Updated: January 3, 2014 at 6:18 am
Rachael Flatt says she is at her best when she is really busy.
She knows. You can trust the 2010 Olympian on this.
Her extracurricular commitments as a junior class president at Stanford and a Alpha Phi sorority member and challenging academic work as a pre-med student is enough to overwhelm most.
Add in a hours of daily training designed to get her back onto the national stage in figure skating and you can understand why busy is an understatement.
But then, someone who has skated at a high international level for most of her 21 years knows no other way.
"I think that is when I am at my most productive," she said. "It's harder for me to focus when I am not really busy."
But it's not all hard work now.
The 2010 Cheyenne Mountain High School graduate is relaxed as she heads to Boston for the national championships, which serves as the Olympic trials, this weekend.
She is excited to begin life after figure skating after about three years of battling injuries. She wants to enjoy this final season before she retires to focus on medical school.
"This is the first nationals I have gone into where I feel relaxed and can just have fun," she said.
Part of her transition to life after figure skating is why Flatt led a public skate Thursday that drew about 110 people to Honnen Ice Arena on the Colorado College campus. It served as a fundraiser for the Memorial Hospital Foundation. She will also serve as a spokeswoman for a community wellness initiative.
Flatt interned at the Olympic Training Center last summer and witnessed ways she can remain involved in sports, especially orthopedics.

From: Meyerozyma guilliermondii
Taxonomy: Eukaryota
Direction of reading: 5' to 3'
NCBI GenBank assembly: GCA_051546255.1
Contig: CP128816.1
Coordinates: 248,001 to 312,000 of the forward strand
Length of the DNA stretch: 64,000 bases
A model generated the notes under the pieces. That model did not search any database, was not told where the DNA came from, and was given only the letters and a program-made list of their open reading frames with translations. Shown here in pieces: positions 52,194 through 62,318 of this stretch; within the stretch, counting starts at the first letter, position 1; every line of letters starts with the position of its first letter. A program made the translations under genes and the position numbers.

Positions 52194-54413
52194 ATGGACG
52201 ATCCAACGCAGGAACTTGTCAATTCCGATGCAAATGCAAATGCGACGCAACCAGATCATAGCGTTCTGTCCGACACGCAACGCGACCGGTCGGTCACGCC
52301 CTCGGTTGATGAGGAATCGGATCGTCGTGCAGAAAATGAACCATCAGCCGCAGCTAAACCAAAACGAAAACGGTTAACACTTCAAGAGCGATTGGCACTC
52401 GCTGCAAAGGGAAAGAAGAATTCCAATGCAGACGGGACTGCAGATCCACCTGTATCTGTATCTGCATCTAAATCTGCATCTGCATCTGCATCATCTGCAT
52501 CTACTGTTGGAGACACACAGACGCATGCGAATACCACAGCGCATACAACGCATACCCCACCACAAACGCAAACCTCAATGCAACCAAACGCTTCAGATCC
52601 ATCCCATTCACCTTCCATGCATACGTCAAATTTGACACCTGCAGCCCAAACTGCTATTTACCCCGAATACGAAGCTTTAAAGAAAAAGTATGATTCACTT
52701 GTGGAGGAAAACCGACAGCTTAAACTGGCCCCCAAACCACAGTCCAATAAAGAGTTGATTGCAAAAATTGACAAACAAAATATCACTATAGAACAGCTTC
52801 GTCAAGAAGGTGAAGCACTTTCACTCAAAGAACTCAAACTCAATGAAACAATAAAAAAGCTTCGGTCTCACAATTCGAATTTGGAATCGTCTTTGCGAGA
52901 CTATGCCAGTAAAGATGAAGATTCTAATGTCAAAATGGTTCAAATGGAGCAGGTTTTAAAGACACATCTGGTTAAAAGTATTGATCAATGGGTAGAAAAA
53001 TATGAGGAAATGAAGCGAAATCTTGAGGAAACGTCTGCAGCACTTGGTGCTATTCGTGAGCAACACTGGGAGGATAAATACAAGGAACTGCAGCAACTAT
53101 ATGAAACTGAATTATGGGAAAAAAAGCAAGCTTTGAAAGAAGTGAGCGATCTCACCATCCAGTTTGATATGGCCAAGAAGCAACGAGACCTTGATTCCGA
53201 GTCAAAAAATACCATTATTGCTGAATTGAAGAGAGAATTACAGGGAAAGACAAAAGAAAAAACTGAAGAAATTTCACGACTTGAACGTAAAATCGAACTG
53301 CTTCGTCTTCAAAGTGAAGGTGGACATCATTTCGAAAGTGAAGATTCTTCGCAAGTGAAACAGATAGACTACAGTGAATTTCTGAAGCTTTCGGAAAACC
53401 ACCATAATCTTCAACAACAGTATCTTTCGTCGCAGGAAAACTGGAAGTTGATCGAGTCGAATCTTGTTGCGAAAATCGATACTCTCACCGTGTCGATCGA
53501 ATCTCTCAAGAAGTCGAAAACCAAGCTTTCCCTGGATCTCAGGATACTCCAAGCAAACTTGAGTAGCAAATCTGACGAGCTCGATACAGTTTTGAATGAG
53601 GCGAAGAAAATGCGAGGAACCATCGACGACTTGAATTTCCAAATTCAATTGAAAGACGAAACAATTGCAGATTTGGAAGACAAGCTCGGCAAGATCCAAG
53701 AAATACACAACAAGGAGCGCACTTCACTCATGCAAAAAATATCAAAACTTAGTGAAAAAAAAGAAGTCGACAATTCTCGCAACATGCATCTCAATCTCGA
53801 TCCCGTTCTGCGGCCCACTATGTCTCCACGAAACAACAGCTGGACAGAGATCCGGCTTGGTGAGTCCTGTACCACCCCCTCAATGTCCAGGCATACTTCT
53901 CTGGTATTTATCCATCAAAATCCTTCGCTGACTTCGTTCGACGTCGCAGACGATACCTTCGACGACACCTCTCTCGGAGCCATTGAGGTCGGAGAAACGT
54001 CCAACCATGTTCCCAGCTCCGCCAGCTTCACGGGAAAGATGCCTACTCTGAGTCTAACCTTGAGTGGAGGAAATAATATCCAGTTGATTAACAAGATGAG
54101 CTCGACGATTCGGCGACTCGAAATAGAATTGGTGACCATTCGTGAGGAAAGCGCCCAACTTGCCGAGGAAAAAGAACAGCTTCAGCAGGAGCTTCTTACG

"Like figure skating, the medical field is always changing with new technologies and techniques," she said. "I shadowed doctors this summer and I got to see how they worked with athletes and how they helped them."
Flatt can also inspire figure skaters. Some were awed by her. Others had questions.
"I wanted to know how hard she had to work," said Bailey Meehan, 7, of Mark Twain Elementary School.
It takes more hours than a young girl may comprehend. It was made even more difficult by a series of injuries over the past couple of years for Flatt, who placed seventh in Vancouver in 2010 after winning the national title.
She suffered a stress fracture in her right (landing) leg before the 2011 world championships and later suffered an ankle injury. She sat out much of last season after those injuries flared up in October 2012.
But it was memories of the Vancouver Games that prompted Flatt to give the Olympic trials one final try.
"I will always remember the din in that little hallway leading into the opening ceremony when we all chanted USA! USA! And the feeling of representing your country in front of the world," she said. "It is something I will always hold dear in my heart."